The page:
Extremism is not tolerated in any branch of the U.S. military. — National Guard chief Gen. Dan Hokanson
Extremism is not tolerated in any branch of the U.S. military. — National Guard chief Gen. Dan Hokanson
The Capitol siege is forcing the Pentagon to be more aggressive about white supremacy in the military
  • The Pentagon is under increasing pressure to address white supremacist and extremist ties within the ranks of the US military.
  • Current and former members of the US military were arrested in connection with the Capitol siege on January 6.
  • The FBI is vetting thousands of troops in DC for inauguration, and the Pentagon's internal watchdog launched a probe into whether the military is doing enough to root out extremism.
For roughly two decades, the Pentagon has treated terrorism as a largely foreign threat. Following the Capitol siege, however, the Department of Defense is finally being forced to reckon with extremists within the military's ranks after years of warnings.

The Capitol riot has been described as an act of domestic terrorism by President-elect Joe Biden, among other prominent politicians, a shocking act that ignited a nationwide conversation about the threat of homegrown extremism in the US.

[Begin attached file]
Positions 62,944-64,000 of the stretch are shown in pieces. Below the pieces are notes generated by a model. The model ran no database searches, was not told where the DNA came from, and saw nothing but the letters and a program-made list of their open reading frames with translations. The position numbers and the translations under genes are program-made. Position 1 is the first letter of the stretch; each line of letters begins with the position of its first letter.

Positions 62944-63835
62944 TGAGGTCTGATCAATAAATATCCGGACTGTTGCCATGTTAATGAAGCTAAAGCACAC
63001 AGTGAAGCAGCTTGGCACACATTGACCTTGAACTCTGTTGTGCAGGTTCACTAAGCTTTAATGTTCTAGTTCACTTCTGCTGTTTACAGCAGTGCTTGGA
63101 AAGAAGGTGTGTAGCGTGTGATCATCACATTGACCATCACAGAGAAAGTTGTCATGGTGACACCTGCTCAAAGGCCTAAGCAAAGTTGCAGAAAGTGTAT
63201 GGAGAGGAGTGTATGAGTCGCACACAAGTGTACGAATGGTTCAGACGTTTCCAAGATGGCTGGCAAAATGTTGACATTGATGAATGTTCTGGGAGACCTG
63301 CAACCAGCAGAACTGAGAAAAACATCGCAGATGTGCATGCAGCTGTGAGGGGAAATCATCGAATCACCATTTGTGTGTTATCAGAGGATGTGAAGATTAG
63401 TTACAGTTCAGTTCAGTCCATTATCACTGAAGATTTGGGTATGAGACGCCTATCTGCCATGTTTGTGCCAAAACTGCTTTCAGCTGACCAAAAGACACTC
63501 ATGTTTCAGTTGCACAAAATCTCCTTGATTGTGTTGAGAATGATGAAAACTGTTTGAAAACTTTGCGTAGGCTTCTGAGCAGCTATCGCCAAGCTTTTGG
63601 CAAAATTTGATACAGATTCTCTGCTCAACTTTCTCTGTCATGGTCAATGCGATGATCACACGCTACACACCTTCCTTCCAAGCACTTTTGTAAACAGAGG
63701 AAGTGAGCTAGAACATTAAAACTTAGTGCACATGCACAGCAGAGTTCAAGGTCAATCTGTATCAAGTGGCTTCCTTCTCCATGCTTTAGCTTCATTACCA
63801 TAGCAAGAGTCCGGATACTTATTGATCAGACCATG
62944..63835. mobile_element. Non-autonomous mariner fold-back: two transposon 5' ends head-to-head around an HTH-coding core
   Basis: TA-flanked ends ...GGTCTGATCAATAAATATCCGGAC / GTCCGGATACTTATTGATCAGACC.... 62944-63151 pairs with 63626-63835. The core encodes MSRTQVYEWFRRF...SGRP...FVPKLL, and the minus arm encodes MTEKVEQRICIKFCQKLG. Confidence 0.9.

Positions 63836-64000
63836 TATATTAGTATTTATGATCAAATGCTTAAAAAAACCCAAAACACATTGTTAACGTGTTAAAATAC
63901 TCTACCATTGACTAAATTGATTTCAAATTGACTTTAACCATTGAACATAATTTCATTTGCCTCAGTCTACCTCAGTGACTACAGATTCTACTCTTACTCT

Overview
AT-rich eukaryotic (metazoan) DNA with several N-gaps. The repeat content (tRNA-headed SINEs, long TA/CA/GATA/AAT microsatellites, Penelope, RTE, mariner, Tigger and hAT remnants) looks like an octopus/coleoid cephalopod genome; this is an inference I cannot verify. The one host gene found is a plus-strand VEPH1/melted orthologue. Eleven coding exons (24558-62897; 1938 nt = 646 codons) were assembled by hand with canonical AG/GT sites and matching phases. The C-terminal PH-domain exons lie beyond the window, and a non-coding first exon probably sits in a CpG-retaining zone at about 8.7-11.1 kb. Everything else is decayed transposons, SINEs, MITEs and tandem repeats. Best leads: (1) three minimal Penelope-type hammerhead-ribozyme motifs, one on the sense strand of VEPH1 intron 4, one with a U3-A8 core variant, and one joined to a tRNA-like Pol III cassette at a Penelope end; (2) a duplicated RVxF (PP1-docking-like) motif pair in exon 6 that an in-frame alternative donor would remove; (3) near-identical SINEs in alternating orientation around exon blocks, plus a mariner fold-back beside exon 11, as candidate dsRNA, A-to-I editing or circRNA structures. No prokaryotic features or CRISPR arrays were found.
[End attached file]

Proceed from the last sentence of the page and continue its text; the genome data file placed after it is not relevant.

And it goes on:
... On Tuesday, 12 National Guard members were pulled off the security mission for Biden's inauguration, including two who were found to have ties to far-right militias. Addressing these unsettling developments, National Guard chief Gen. Dan Hokanson on Tuesday said, "Extremism is not tolerated in any branch of the U.S. military ... If there are reported issues our leaders will address them immediately."

... "We … are doing everything we can to eliminate extremism in the Department of Defense," Garry Reid, the director for defense intelligence and counterintelligence, law enforcement and security, said on Thursday. "Simply put, we will not tolerate extremism of any sort in DOD."

There will be up to 25,000 National Guard troops in Washington, DC, to help provide security on Inauguration Day, roughly five times the number of US troops in Iraq and Afghanistan combined. The massive troop presence is a stark reminder that homegrown extremism is a greater threat to the US than foreign terrorism — and has been for some time.